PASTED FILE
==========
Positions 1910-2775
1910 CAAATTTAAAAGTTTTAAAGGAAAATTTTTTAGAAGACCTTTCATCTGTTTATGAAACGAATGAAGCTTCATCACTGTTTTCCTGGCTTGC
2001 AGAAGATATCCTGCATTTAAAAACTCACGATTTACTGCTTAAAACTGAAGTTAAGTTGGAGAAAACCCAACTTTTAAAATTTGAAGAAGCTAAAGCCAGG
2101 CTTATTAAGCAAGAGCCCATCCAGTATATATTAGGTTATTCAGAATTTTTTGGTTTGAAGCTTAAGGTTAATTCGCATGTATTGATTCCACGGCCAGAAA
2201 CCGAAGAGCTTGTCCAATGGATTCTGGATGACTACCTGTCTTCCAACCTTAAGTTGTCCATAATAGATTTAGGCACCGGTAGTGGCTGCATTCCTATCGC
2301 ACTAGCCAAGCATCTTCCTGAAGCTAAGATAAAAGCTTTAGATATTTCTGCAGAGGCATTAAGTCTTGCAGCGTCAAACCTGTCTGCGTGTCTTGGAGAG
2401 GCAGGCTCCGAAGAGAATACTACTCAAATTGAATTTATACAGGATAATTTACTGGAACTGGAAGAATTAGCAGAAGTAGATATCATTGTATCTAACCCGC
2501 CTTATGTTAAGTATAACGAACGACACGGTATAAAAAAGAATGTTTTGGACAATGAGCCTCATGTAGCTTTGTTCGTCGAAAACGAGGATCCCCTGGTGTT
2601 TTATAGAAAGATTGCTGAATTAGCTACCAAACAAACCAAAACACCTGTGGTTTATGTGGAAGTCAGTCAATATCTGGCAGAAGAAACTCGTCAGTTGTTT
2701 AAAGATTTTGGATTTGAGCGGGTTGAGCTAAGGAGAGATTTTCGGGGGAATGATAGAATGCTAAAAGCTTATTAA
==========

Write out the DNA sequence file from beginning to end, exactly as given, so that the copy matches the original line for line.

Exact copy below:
Positions 1910-2775
1910 CAAATTTAAAAGTTTTAAAGGAAAATTTTTTAGAAGACCTTTCATCTGTTTATGAAACGAATGAAGCTTCATCACTGTTTTCCTGGCTTGC
2001 AGAAGATATCCTGCATTTAAAAACTCACGATTTACTGCTTAAAACTGAAGTTAAGTTGGAGAAAACCCAACTTTTAAAATTTGAAGAAGCTAAAGCCAGG
2101 CTTATTAAGCAAGAGCCCATCCAGTATATATTAGGTTATTCAGAATTTTTTGGTTTGAAGCTTAAGGTTAATTCGCATGTATTGATTCCACGGCCAGAAA
2201 CCGAAGAGCTTGTCCAATGGATTCTGGATGACTACCTGTCTTCCAACCTTAAGTTGTCCATAATAGATTTAGGCACCGGTAGTGGCTGCATTCCTATCGC
2301 ACTAGCCAAGCATCTTCCTGAAGCTAAGATAAAAGCTTTAGATATTTCTGCAGAGGCATTAAGTCTTGCAGCGTCAAACCTGTCTGCGTGTCTTGGAGAG
2401 GCAGGCTCCGAAGAGAATACTACTCAAATTGAATTTATACAGGATAATTTACTGGAACTGGAAGAATTAGCAGAAGTAGATATCATTGTATCTAACCCGC
2501 CTTATGTTAAGTATAACGAACGACACGGTATAAAAAAGAATGTTTTGGACAATGAGCCTCATGTAGCTTTGTTCGTCGAAAACGAGGATCCCCTGGTGTT
2601 TTATAGAAAGATTGCTGAATTAGCTACCAAACAAACCAAAACACCTGTGGTTTATGTGGAAGTCAGTCAATATCTGGCAGAAGAAACTCGTCAGTTGTTT
2701 AAAGATTTTGGATTTGAGCGGGTTGAGCTAAGGAGAGATTTTCGGGGGAATGATAGAATGCTAAAAGCTTATTAA